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Nutrient - Feverfew - Herbal Focus

(Tanacetum Parthenium)

By Jacqueline Newson BSc (Hons) Nutritional Therapy

Feverfew is a yellow-green perennial plant native to southern Europe. It has tightly clustered florets and appears mid-summer to mid-autumn. The plant has strongly scented leaves. It is these leaves that are commonly used in herbal preparations.  One of the most interesting applications of Feverfew is in the prevention of migraine headaches. It is the only herb used in European phytotherapy that is known to be specific for this purpose and is now more widely understood by orthodox medicine.

 Migraine is a debilitating condition characterised by moderate to severe headaches and nausea, and is about three times more common in women than in men. Worldwide, migraines affect more than 10% of people. There are many medicines available to prevent or reduce the frequency of migraines, however some of these drugs may give rise to unpleasant side effects. Feverfew appears to be a  safe and natural alternative. 

HISTORY

The common name is a corruption of Latin fibrifugia meaning a substance that drives out fevers. Documentation suggests it has been used since antiquity to reduce fever and pain. There is also evidence to suggest that Feverfew has been used throughout recorded medical history as a bitter tonic, a vasodilatory, a sedative, a digestive, a uterine stimulant and as a remedy for severe headaches. Infusions of the leaves have proved effective for dizziness, asthma, catarrh, sinusitis and insomnia. It was also thought to help mild depression. During the last decade it has been increasingly employed as a remedy for the prevention of migraines.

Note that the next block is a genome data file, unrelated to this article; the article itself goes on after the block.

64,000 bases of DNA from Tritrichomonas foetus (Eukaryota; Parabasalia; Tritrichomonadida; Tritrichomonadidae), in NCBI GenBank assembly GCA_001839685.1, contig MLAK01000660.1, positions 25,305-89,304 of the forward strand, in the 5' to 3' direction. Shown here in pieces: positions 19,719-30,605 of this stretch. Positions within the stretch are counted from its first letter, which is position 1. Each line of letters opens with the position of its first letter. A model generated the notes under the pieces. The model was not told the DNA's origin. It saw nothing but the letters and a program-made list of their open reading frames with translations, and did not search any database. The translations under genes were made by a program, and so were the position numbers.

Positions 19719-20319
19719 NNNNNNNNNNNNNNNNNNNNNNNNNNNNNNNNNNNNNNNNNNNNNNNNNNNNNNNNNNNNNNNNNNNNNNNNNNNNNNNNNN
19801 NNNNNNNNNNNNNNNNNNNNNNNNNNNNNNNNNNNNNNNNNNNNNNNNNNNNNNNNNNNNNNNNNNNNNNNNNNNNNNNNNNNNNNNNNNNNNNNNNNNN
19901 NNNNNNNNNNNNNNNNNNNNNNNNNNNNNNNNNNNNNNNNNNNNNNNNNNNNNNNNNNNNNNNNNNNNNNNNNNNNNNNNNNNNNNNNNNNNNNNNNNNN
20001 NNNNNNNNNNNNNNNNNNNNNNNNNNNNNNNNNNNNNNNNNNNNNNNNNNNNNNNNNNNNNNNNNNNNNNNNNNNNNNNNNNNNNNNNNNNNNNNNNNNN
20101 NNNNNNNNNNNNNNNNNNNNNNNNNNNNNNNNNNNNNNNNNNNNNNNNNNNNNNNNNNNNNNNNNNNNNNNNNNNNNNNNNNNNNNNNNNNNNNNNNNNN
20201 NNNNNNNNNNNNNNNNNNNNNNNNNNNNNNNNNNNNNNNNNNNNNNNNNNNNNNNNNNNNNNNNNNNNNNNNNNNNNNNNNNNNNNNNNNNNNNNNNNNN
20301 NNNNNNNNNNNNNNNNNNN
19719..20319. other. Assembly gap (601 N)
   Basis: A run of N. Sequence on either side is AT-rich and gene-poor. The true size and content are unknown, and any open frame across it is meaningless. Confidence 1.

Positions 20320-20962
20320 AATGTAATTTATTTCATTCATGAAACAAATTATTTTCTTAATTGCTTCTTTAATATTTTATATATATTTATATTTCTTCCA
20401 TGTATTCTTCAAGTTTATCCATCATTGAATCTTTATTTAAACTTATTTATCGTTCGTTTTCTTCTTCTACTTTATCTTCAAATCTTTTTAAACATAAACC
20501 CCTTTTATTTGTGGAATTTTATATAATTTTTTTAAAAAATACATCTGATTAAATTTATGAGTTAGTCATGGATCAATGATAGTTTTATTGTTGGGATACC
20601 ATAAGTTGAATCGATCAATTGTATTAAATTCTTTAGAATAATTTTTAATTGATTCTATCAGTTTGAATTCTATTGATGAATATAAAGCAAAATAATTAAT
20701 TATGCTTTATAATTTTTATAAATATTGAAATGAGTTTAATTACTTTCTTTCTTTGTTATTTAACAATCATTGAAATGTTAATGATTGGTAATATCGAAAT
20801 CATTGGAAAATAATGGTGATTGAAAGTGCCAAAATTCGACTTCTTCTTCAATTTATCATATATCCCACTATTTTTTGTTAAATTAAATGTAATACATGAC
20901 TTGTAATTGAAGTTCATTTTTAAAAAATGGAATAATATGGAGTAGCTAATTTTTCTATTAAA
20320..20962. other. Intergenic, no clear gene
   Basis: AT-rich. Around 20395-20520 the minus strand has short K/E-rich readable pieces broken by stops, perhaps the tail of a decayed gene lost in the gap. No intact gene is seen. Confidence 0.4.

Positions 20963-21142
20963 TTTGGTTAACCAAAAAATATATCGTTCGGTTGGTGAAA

MECHANISM OF ACTION

Feverfew appears to work, at least in part, by inhibiting platelet aggregation as well as releasing serotonin from blood platelets and leucocytes. It contains a compound called parthenolide, (a sesquiterpene lactone) which helps to control the expansion and contraction of blood vessels in the brain. It is likely that these sesquiterpene lactones inhibit the release of prostaglandins (hormone like substances) and histamine during the inflammatory process, thus preventing blood vessel spasms in the head that trigger migraine attacks. 

SAFETY AND EFFICACY 

Data collected from a number of studies show that Feverfew is effective in preventing migraine attack, but only over a long period of time. It should be taken for three months continuously in order to achieve maximum effects. Trials suggest that Feverfew is generally well tolerated with mild and reversible adverse effects. Feverfew should be avoided if an allergy to any plant members of the daisy family exists, if a clotting disorder exists, or during pregnancy.


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